When I am trying to explain Lightroom to other photographers, particularly those with experience in Photoshop and Bridge, I often find that they struggle to grasp the concept that you rarely “save” images within the program. Of course, when we export out of Lightroom however, we do create “saved” versions of these images. The tutorials sequence follow this logically, by offering an in-depth explanation of the export process, including exporting directly to third-party image publishing sites like Facebook and Flickr.

Doug then explores round tripping out of Lightroom into Photoshop and Photomatix. Most photographers agree that Lightroom is capable of a large percentage of image processing but there are still things, like large-scale backscatter removal, that are easier or better accomplished in Photoshop. Photomatix is a powerful app for producing HDR images, again not something that can currently be accomplished within Lightroom. Doug shows how to set this up correctly, so that images edited in external programs can be added automatically back into Lightroom, easing the asset management headache of trying to keep track of multiple images.

The last major set of videos explores the options that Lightroom offers for creating books, slideshows, web page output and prints.

One area that is not covered within this is creating time lapse films from within Lightroom. Many photographers are using third party apps like LRTimelapse to create sequences straight out of Lightroom’s slideshow tab and it would be great to see this covered in a future lesson.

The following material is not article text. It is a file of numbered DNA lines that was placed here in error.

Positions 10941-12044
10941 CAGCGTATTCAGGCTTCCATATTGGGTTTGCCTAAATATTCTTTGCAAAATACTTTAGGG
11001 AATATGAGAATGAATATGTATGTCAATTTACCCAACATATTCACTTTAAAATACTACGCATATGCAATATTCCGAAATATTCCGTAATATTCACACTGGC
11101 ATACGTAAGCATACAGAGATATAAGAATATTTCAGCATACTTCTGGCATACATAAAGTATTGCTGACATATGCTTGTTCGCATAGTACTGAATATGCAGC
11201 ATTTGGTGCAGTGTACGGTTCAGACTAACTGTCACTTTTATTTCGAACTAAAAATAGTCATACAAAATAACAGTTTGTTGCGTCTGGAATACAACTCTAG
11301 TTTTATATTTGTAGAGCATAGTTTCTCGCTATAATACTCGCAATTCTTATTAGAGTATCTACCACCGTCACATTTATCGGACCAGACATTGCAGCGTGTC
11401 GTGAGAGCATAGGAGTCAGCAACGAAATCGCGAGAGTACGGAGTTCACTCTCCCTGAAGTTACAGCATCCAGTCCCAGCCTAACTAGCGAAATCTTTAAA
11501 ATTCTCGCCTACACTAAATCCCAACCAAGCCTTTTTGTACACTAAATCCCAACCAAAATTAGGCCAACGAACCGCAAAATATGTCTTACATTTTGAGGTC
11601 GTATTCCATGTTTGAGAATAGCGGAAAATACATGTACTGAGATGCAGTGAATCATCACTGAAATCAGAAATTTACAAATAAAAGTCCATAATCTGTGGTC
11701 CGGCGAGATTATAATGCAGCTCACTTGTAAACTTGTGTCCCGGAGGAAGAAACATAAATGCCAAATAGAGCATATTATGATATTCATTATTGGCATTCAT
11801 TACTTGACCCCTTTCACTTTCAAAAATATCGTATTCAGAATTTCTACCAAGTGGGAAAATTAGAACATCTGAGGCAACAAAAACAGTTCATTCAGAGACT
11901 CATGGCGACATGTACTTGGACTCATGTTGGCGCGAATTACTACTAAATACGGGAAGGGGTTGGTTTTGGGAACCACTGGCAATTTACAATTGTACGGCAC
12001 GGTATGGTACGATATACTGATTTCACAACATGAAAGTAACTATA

The last lesson covers some additional specific new features in Lightroom 5 including “full screen” mode, setting target collections, locking zoom on multiple images for comparison and updates to the book module.


Doug’s original tutorials were supplied on multiple DVDs, however the delivery method has evolved in line with the general move towards digital delivery. The Lightroom 4 series were originally supplied on a USB flash drive, but when Doug Sloss first sent me the tutorials for review, I was able to download them as video files embedded into a pdf document. The file size is 1.99GB so it is not a quick download, but once it is on a computer, the files are fairly portable.

Unfortunately, pdf embedded videos are not supported on iOS devices. I spend an unfortunately large amount of time on airplanes, and have found that the iPad is my tool of choice for on-board entertainment. When I mentioned this to Doug, he informed me that he was waiting for Apple to release iBooks for Mac. The Mavericks release in November addressed this, and within days, Doug had got the videos in an iBook format that can be viewed on iOS devices (it is still a 1.91GB download). I have just endured some long flights, and can report that for me at least, this is the ideal way to interact with the tutorials.